When I found out that my blog had been nominated and then shortlisted for an award at The National Adoption Awards, I knew I was supposed to play it cool and act nonchalant about the whole thing. However, as truth-telling is my M.O. I can’t lie to you now: I was totally, child-level, excited. I have never been to an awards ceremony in my life (I’m pretty sure school prize night doesn’t count) and may never again so really wanted, as uncool as it may have been, to make the most of this one. Cue a lot of time thinking about dresses/shoes/make up and some accompanying squealing.
Not only that, but in my new portfolio career, I spend a lot of time on my own, writing, and I don’t really have a boss. I don’t have an annual PDR or get any kind of feedback, frequently sending my work off into the ether and either hearing nothing or ‘no thanks’ so to be nominated for an award, especially for my writing, genuinely meant a lot to me. It gave me a lot of encouragement and some much needed positivity.
There was one problem though – the awards were being held in London. I have a very good friend, of over 28 years now, who lives in London and is all too aware of my London-phobia as I have hitherto completely refused to visit her. As anyone who knows me or has been reading for a while will know, I’m a little unhinged when it comes to our glorious capital. In my morbid and fearful brain, there is a direct connection between the metropolis and terrorism and going there has always felt akin to risking my life. And yes, I can hear how crazy this sounds. Anyhow, I was so excited that I decided I would need to overcome my notably irrational fears in order to go (but only if Grizzly would go with me).
Like any parent, going away is not without its organisational/logistical/emotional challenges, especially when it’s the first time you have both left them on a school night. With the help of lists/timetables/grandparents and a bit of military-level planning, we were on our way.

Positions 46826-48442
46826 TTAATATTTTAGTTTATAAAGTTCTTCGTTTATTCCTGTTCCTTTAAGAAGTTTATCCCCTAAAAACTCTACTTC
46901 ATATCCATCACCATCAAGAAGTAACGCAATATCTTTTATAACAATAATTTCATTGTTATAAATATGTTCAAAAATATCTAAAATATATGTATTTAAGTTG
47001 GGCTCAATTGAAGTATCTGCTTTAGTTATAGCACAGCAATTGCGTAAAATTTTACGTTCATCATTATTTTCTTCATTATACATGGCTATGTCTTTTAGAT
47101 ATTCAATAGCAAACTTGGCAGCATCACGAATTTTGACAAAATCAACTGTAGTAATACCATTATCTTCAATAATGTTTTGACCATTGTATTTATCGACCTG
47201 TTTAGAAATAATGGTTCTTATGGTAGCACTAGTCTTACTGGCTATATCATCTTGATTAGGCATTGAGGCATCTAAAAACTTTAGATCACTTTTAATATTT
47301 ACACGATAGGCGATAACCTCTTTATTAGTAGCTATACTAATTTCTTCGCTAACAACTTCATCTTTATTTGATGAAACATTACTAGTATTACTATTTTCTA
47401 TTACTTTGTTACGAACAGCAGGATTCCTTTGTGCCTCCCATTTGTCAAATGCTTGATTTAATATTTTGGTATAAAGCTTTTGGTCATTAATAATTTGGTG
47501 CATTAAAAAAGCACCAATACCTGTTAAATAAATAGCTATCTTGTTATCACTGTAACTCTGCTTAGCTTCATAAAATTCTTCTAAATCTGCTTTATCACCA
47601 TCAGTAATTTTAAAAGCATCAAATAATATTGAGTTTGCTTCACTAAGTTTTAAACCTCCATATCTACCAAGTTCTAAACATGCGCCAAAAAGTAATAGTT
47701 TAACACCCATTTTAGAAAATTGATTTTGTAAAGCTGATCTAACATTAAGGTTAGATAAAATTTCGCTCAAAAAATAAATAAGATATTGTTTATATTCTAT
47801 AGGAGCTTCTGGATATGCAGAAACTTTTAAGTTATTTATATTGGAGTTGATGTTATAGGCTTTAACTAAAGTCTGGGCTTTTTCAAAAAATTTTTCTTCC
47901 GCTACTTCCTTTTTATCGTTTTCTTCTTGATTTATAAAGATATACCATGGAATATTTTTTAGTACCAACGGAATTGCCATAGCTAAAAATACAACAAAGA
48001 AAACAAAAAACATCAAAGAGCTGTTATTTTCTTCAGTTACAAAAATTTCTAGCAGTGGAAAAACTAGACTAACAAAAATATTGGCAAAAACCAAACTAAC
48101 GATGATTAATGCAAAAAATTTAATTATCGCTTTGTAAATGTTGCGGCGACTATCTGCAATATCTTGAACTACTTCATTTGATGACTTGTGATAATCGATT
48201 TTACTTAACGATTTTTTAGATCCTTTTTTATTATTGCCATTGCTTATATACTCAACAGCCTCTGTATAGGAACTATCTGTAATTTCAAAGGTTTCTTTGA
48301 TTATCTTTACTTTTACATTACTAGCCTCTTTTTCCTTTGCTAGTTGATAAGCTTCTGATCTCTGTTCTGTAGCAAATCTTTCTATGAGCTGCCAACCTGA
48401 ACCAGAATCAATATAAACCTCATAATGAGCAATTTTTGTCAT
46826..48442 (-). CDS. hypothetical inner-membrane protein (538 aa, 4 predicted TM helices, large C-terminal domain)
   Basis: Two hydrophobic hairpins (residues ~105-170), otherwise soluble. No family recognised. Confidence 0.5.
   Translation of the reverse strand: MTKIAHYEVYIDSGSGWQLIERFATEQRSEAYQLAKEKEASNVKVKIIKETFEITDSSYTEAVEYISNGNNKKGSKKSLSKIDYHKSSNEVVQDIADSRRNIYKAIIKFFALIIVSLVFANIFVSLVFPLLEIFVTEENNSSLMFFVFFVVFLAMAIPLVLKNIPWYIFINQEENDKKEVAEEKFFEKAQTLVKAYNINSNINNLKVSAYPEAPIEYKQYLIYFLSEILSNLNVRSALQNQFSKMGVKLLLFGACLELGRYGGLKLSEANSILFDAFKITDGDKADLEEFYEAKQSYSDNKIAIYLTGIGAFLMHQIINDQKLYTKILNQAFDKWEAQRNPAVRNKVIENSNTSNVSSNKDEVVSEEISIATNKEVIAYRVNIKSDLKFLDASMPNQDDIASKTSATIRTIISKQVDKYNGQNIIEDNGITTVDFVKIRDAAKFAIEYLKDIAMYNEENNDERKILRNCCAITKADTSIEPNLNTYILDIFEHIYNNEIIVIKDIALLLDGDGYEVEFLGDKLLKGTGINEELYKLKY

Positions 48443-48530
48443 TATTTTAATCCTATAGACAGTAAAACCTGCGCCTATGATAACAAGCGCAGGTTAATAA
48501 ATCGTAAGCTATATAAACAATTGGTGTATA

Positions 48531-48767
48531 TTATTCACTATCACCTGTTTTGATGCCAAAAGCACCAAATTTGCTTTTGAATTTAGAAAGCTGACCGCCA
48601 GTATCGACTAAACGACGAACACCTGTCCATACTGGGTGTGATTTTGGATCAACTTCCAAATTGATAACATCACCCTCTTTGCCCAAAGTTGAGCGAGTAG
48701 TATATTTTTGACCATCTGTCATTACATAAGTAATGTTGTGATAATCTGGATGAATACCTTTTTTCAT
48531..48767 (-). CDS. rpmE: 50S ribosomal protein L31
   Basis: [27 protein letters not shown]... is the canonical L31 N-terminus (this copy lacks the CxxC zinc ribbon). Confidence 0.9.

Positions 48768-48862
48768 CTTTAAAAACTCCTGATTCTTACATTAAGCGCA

My first priority was seeing my much-loved and neglected friend, who had recently had a baby who I hadn’t yet met. We spent a lovely afternoon, in unseasonably warm conditions, sitting outside a fancy brasserie near Kings Cross, chatting, cuddling the baby and catching up. I realised how infrequently Grizzly and I are in relaxing situations, without the boys or without wondering what the boys are up to or checking the time because we need to get back to the boys. I suppose due to us being too far away to do anything useful, we felt a little more relaxed than at other times when we have been out on dates. A little distance can be a good thing for getting some perspective on your day to day life and making that time to have fun as a couple is essential, especially when real life is so busy.
Soon, I was stepping into my first Uber (I live up North in the countryside, don’t judge me) and we were off to The Foundling Museum.
Part of the reason I was excited about going to the awards was because I would get to meet some adoption glitterati. Grizzly isn’t on Twitter so I tried to fill him in on who was who. It’s quite a bizarre situation knowing someone’s Twitter handle but not their actual name or what they look like, yet still considering them a friend. It’s certainly not a situation I’ve been in before and it did take a few minutes to work out who was who and to find people I knew (in a virtual sense at least). It was great to meet @imperfectlyblog and @adoptionof2 whose blogs had also been nominated. It was strange to share photos of our children and use their real names when we are all so cautious about doing so in the virtual world we usually meet in.
There were canapes and bubbly and we tried not to make a mess on the surfaces that had signs saying “nothing on here”. We debated the seating arrangements for the ceremony itself – would it be theatre-style or round tables? It turned out, to our surprise, to be a standing event; a bit of a challenge while hot/nervous/wearing heels but soon the speakers began and we were distracted by their words.